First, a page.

The dream was to become a famous musician because, you know, who doesn’t?
“I tried to learn to play guitar,’’ said Wisconsin native Susan Masino, “and I just froze in front of an audience, so ….”
So began a career as a music journalist with unprecedented access in the midst of a golden age of rock, a woman who was in the right place at the right time, in particular a stretch of three days in March of 1978 when Van Halen descended upon on Madison and, well, we’ll let her describe it:
“They were three days of total mayhem and chaos,’’ said Masino.
Three days that were recently immortalized at Madison’s Sheraton Hotel, three days the band made mention of in the liner notes from their second album, and three days that are forever burned into the memories of everyone who bore witness to these events but, more importantly, the birth of a band that featured the most influential guitarist of his generation, the late Eddie Van Halen.
“He changed the sound of rock and roll, changed the sound of the guitar, how people played the guitar, he still influences people every day and it’s just very sad,’’ said Misano of Eddie Van Halen, who passed away Tuesday at 65 from cancer.
Susan Masino always loved music. Her parents owned the Riverview Ballroom in Sauk City, where the likes of Louis Armstrong, Lawrence Welk and the Dorsey Brothers passed through when she was a child.
“I loved the lifestyle, the gypsy kind of life where you go from one place to another,’’ she said. “I grew up with a very romanticized view of the business, and I loved music.’’
After the realization that she would never perform music in front of 10,000 fans, she happened to meet a pair of guys who worked at the Emerald City Chronicle, a local newspaper that covered Madison’s music scene.
Despite no formal journalism training, she was hired as the associate editor and was charged with setting up tickets, photo passes and interviews, which entailed dealing the nation’s leading record companies on a daily basis.
And that’s where the Van Halen story begins.
After it was announced that this fast-rising band from Los Angeles would be embarking on its first world tour along with Journey and Montrose, word leaked that one of their first stops for Van Halen would be in Madison at the Orpheum Theater.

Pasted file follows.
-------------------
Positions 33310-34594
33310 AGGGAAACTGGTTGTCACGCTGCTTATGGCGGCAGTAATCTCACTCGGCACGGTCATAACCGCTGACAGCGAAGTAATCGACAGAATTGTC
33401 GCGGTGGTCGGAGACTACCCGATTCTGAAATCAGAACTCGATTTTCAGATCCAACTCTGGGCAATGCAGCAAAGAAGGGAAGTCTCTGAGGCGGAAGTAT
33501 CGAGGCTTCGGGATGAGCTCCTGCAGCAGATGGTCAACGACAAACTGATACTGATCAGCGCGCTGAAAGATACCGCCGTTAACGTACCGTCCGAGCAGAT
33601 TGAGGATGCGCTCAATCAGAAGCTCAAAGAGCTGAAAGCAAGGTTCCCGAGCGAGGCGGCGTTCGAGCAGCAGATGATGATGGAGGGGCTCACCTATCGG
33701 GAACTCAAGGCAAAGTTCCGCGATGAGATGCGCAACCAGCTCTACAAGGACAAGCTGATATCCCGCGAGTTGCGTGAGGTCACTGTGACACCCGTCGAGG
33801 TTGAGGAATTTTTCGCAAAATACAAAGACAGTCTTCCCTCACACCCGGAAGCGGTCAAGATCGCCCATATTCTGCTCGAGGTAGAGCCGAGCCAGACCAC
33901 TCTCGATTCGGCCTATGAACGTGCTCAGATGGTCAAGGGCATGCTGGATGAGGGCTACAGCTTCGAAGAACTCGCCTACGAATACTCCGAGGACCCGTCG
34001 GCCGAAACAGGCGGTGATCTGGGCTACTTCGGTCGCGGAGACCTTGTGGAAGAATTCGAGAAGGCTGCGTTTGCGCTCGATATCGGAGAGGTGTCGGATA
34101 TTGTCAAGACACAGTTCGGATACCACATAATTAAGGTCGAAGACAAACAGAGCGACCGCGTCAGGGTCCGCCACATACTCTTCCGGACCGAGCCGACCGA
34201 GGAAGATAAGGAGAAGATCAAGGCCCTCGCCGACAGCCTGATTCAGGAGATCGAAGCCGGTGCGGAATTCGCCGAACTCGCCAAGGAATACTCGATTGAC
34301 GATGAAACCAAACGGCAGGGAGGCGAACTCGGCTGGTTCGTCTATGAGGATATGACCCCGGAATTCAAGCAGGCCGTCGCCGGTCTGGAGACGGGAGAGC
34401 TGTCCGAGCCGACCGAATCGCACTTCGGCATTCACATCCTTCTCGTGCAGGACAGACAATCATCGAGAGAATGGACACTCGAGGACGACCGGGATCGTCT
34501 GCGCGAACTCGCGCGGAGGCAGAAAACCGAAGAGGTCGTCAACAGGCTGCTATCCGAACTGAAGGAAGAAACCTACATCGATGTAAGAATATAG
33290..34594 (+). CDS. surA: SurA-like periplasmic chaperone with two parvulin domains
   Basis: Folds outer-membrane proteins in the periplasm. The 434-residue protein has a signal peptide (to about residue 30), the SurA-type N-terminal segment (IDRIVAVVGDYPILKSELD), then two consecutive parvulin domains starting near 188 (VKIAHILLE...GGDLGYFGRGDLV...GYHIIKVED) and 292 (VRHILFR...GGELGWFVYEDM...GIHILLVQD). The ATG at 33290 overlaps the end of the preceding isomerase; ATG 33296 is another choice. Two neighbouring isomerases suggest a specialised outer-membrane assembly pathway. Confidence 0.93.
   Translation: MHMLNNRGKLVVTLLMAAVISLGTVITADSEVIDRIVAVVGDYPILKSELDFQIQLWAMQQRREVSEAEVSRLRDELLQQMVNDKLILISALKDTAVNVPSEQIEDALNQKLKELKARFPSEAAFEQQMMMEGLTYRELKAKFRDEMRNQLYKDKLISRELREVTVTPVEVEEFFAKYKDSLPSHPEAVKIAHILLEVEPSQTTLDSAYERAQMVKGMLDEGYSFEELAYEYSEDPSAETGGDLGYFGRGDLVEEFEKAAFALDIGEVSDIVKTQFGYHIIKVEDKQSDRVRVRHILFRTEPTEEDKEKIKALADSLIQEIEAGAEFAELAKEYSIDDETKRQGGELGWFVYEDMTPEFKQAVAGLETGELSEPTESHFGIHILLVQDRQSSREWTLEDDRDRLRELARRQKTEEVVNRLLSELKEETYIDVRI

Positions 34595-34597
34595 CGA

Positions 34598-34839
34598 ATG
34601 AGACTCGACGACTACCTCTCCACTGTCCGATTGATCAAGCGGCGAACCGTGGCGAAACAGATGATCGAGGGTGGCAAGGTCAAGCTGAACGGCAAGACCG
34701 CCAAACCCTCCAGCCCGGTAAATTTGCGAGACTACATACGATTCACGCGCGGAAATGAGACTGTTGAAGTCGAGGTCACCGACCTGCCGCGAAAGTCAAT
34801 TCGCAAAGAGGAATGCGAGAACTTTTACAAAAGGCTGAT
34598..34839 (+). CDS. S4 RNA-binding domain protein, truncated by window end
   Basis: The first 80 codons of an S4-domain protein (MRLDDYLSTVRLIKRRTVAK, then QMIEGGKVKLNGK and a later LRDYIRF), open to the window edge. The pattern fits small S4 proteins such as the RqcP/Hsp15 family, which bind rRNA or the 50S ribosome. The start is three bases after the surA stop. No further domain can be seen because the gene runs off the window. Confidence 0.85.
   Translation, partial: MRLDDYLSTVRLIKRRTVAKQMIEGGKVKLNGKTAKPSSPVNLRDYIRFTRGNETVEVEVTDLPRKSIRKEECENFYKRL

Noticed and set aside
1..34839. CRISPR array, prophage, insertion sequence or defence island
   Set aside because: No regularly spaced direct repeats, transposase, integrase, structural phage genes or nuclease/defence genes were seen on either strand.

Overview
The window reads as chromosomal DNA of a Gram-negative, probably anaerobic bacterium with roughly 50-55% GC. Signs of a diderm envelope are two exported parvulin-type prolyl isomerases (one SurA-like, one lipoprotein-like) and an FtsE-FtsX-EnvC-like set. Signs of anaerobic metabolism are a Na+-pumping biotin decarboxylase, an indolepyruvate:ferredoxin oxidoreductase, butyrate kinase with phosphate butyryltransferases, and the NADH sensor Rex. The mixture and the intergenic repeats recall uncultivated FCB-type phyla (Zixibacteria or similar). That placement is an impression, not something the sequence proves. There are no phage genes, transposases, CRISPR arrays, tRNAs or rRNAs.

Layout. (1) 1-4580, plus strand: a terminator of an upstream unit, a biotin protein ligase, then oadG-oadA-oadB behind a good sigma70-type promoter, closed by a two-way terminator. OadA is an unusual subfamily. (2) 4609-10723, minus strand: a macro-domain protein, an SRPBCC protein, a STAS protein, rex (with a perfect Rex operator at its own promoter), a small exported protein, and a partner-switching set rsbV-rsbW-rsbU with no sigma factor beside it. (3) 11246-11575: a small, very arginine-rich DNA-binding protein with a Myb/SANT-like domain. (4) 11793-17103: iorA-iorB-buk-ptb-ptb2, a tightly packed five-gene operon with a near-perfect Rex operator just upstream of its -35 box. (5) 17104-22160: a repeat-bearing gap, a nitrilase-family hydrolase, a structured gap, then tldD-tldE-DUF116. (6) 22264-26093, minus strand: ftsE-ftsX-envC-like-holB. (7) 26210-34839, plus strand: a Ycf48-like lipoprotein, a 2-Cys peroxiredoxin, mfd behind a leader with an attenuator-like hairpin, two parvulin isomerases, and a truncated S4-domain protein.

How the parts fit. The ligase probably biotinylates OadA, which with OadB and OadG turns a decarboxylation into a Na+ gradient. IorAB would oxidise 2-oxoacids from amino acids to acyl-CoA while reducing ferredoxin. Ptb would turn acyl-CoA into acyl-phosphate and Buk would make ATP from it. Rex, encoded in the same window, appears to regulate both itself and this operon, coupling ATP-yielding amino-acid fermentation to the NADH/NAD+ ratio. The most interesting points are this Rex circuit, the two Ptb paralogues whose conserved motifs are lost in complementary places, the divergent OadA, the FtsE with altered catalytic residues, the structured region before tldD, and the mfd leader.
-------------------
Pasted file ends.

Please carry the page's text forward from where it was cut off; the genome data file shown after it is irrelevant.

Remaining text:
But as that March date approached, they learned the Orpheum said it could only handle two bands and Van Halen was going to be given the night off.
“We were so excited about them coming to Madison that my boss Michael (St. John) said, ‘Get on the phone to Warner Brothers. See if we can get them booked somewhere else, like a club,’ ”
“I said ‘Um, OK, I’ll try that.’ They called back a couple of hours later and said ‘We booked them into the Shuffle (Inn). I hope that’s OK.’”
Oh, it was OK - for everyone whose job wasn’t a fire marshal.
“The Shuffle had about a 600 capacity and there had to have been 1,000 people in the club that night,’’ she said. “It was insane. Once the band hit the stage you couldn’t move. You couldn’t go to the bar for a drink; you couldn’t go to the restroom. You literally couldn’t move from where you were standing.”
Which was fine with Susan, as she was about 12 feet from the stage and completely mesmerized.
“Seeing Eddie for the first time; I heard him on the record and I was like ‘This is unbelievable,’’’ she said. “I wondered if he could play like that on stage. And he was amazing. I’ll never forget it. I can still see it in my head.’’
Before the show Susan, two editors and a photographer met with the band in their dressing room.
“We’re all down there and Eddie’s sitting on the couch with his little practice amp,’’ said Susan. “He didn’t talk a lot but said, ‘Do you want to hear the first song I ever played on a guitar?’ And so he played ‘Pipeline.’ He was very sweet."
As was bassist Michael Anthony.
“But David (Lee Roth) and Alex (Van Halen), they were a handful; the both of them,’’ she said. “They were the entertainment.”